By Lauren Swayne Barthold
This publication attracts at the hermeneutics of Hans-Georg Gadamer to notify a feminist point of view of social identities. Lauren Swayne Barthold strikes past solutions that both safeguard the target nature of identities or brush aside their value altogether. development at the paintings of either hermeneutic and non-hermeneutic feminist theorists of identification, she asserts the relevance of options like horizon, coherence, discussion, play, program, and pageant for constructing a idea of identification. This quantity argues that as intersubjective interpretations, social identities are very important methods of fostering which means and reference to others. Barthold additionally demonstrates how a hermeneutic method of social identities delivers evaluations of and resistance to identity-based oppression.
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Extra info for A Hermeneutic Approach to Gender and Other Social Identities
Why or why not? In other words, she does not explain adequately whether, and indeed why, each of one’s visible identities should remain operative in every situation. Although I affirm her argument that identities are epistemically and politically viable, she has left unaddressed the question of how one is to evaluate the legitimacy of specific identities in specific contexts. It is precisely this sort of question about the normative nature of identities that is the work of the remainder of this book to address.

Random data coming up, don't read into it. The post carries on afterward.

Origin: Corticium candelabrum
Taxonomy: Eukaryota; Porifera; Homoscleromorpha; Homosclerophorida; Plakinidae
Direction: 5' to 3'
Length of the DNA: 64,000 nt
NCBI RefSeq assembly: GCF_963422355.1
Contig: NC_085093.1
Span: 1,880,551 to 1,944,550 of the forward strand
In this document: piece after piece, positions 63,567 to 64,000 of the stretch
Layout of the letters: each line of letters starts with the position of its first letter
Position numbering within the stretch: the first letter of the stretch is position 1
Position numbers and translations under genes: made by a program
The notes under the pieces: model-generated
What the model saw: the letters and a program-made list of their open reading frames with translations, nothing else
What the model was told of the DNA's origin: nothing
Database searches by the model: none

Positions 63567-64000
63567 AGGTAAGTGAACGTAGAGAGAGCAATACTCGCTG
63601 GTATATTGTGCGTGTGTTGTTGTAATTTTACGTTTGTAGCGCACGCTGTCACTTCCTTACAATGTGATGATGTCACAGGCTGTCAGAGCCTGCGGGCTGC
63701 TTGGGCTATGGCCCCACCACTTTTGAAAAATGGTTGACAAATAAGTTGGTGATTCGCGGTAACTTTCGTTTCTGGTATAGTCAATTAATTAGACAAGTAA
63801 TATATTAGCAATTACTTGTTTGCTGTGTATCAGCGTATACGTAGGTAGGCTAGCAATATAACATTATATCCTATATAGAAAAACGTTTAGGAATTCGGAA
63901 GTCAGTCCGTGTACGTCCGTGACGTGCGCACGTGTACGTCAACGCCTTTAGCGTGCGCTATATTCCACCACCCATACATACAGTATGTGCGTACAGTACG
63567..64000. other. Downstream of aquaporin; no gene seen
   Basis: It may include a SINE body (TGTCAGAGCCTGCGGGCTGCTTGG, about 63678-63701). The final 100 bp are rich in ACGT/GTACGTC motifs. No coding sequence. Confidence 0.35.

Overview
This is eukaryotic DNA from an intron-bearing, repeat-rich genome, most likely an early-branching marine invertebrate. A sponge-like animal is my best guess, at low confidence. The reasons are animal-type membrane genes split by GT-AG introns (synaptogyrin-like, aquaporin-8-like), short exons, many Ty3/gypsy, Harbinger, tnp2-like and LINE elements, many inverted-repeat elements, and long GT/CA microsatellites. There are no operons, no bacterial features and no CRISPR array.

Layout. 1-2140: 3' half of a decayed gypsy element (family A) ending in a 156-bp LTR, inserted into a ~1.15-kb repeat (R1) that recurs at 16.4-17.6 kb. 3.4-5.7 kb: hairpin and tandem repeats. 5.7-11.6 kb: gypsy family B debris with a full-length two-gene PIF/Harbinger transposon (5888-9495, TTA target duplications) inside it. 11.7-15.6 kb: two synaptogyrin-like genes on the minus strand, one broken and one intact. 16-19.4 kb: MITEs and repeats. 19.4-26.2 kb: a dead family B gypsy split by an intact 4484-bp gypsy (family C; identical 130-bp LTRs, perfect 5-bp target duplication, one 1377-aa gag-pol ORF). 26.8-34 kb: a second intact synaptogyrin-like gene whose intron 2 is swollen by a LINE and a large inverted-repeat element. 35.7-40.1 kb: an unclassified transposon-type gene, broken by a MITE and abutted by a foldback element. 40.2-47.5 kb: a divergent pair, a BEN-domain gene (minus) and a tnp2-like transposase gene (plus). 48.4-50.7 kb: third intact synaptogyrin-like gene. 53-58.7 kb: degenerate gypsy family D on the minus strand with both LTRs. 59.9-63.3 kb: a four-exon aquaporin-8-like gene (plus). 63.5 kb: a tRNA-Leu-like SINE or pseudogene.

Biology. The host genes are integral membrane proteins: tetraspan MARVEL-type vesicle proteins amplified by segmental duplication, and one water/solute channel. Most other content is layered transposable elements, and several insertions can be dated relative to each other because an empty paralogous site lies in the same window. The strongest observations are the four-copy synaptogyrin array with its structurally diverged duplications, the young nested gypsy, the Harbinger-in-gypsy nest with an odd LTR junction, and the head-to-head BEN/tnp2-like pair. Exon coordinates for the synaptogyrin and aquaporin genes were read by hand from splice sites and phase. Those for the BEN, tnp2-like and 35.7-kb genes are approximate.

Furthermore, she appears to assume an integrity between the visibility of identities and their objectivity that forms a sufficient criterion for establishing the legitimacy of gender identities. For example, Alcoff explains that one’s racial and gender identity is fundamental to one’s social and familial interactions. It contributes to one’s perspective on events—to one’s interpretation of conversations, media reports, and social theories—and it determines in large part one’s status within the community and the way in which a great deal of what one says and does is interpreted by others.
4. 5. 6. 7. 8. 9. 10. 11. 41 directly, voices a parallel criticism of Alcoff’s identity theory when she accuses Alcoff of construing identity in a fixed and rigid manner that occludes an intersectional analysis of identity (see Alcoff 2009 for Alcoff’s reply to Chanter). The fluidity of horizons distinguishes a hermeneutic account of identity from feminist standpoint theory which has been criticized for offering too static and reified a notion of identity, one that ultimately affirms an incommensurability of identities.
A Hermeneutic Approach to Gender and Other Social Identities by Lauren Swayne Barthold